After falling back from its recent 2016 high of $16 per ounce, silver has once again taken a backseat in the trading markets. It seems that it’s the bulls, not the bears, who have gone into hibernation.
The setback for silver prices goes to show that even in a free market, price doesn’t always tell the whole story. Indeed, there are plenty of times where certain markets are “overbought” or “oversold”—meaning prices are too high or too low, respectively.
This is undoubtedly the case with silver. The underlying fundamentals are stronger, nearly across the board, then the current spot price would suggest. At about $15.30/oz, the argent metal is still treading near its lowest price levels in more than 6 years. From the middle of 2010 through the middle of 2013, by contrast, prices were consistently above $20/oz, touching above $45/oz at its height.
The spread between silver and its precious metal cousin gold is approaching historic highs. Prior to 2008, the last time the ratio was this low was the mid-1990s. These low prices have encouraged a strong upswing in buying on the physical markets. Annual silver coin sales have skyrocketed, with the U.S. Mint averaging over 40 million troy ounces sold per year.
Although cheaper prices have encouraged more buying, spot silver actually gained 11% during the first quarter of 2016. It was its best calendar quarter in three years.
It’s not just Americans buying silver coins, either. There has been a surge in silver coin buying from Australia’s Perth Mint, as well. This buoyed the mint’s March silver coin sales to its second-best monthly total on record. The release of the new Silver Kangaroo coin contributed to this rally.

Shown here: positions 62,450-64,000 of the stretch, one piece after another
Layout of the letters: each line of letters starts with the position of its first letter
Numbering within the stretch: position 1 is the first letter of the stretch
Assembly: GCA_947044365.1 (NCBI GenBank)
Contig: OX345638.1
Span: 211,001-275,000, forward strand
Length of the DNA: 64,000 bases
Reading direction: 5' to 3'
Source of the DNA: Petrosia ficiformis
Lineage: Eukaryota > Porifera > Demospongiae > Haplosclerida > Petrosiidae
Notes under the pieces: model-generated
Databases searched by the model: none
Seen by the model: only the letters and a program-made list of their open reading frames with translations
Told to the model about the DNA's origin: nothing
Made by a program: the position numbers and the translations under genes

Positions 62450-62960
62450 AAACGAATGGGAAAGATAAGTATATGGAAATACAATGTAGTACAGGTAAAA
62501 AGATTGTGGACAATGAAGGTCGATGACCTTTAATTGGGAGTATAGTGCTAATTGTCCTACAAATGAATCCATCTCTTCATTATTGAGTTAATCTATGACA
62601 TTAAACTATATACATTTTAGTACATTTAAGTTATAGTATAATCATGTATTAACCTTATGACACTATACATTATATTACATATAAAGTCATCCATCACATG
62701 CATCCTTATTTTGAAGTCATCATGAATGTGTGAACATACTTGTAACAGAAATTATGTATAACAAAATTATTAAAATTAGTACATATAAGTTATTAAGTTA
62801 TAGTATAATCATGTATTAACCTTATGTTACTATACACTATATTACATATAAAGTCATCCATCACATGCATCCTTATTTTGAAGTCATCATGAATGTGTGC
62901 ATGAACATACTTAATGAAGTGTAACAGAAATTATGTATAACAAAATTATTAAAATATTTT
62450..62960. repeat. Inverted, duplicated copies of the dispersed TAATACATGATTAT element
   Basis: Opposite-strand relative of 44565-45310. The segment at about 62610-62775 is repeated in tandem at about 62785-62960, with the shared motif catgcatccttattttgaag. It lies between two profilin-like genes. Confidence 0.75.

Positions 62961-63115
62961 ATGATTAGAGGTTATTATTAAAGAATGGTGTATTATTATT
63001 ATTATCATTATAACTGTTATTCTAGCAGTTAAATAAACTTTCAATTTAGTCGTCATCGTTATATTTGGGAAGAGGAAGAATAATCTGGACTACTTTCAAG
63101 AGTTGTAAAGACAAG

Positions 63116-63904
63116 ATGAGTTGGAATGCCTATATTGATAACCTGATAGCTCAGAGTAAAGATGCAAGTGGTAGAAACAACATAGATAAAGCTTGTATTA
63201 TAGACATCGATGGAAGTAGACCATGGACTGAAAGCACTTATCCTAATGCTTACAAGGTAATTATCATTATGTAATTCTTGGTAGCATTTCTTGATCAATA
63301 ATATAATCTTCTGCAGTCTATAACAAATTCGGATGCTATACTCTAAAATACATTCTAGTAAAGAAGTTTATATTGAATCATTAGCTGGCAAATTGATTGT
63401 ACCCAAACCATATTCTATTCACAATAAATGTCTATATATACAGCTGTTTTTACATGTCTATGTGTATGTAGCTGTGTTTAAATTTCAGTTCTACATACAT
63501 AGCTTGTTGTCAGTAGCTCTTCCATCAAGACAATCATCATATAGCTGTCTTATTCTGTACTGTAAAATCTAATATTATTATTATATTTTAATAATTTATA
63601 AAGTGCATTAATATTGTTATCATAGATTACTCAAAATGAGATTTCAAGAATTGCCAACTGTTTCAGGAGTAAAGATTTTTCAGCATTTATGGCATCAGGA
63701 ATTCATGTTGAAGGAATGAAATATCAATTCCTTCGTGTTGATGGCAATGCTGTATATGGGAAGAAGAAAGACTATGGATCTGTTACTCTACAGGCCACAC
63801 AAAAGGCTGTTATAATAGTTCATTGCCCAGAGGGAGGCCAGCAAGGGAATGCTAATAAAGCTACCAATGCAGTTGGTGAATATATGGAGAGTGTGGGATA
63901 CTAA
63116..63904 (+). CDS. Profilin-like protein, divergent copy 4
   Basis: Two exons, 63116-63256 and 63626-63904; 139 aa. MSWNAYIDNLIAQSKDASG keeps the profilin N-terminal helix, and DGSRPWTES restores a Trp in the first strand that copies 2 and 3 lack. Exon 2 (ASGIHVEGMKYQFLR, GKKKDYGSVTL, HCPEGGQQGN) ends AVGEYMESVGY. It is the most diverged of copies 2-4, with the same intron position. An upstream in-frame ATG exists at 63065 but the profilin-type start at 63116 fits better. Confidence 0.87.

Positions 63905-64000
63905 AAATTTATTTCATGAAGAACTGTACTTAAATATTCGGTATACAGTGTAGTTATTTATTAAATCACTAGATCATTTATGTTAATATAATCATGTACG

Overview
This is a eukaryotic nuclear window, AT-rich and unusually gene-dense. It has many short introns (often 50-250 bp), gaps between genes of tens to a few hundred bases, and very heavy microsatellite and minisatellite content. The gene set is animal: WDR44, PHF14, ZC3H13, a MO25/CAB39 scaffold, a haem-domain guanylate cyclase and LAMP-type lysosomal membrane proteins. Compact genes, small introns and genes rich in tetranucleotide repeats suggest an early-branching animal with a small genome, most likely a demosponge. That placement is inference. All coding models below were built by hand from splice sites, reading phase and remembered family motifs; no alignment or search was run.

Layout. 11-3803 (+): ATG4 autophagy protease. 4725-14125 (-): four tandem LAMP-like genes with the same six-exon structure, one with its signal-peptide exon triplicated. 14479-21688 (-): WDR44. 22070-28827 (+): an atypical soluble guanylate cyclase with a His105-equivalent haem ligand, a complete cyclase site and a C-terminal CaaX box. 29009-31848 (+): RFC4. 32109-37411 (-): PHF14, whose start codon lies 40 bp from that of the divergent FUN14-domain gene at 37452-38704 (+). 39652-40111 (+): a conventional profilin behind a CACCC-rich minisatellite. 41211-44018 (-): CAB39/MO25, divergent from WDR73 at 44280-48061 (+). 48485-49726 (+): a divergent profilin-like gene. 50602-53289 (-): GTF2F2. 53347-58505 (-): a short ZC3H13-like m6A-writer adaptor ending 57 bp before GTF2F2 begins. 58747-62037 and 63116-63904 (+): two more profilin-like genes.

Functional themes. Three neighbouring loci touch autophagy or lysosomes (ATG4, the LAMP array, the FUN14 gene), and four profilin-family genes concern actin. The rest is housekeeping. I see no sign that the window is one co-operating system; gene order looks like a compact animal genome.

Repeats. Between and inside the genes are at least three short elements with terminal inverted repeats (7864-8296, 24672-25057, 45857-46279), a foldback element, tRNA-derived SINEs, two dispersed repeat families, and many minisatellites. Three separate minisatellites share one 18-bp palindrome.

Further, silver is more than simply an investment metal, as the folks at the research organization The Silver Institute know all too well. The institute recently reported that silver jewelry sales worldwide were exceptionally strong in 2015. 60% of retailers saw their silver jewelry sales rise, with an average growth level of 15%.
The Banks are Bears
Something that ought to be noted is the high level of price suppression that still exists in the precious metals markets. This is true of both gold and silver. Although gold is more of the focus of central bankers and other price manipulators, the sheer size of the global gold market makes it more difficult to control relative to silver.
More than half of the global silver market is dedicated to jewelry and industrial applications, unlike the case for gold. This, in addition to the silver coin and bar (i.e. investment) market, is not necessarily where the forces of suppression do their damage. It’s on the futures markets. By aggressively shorting silver with a large volume of paper contracts, big banks are capable of stomping out natural rallies, thus hurting market sentiment regarding the metal.
Because of this persistent dynamic, many traders lose confidence in silver as an asset. However, the basic fundamentals described above can only be suppressed for so long as more and more physical silver ends up in the hands of investors.
The opinions and forecasts herein are provided solely for informational purposes, and should not be used or construed as an offer, solicitation, or recommendation to buy or sell any product.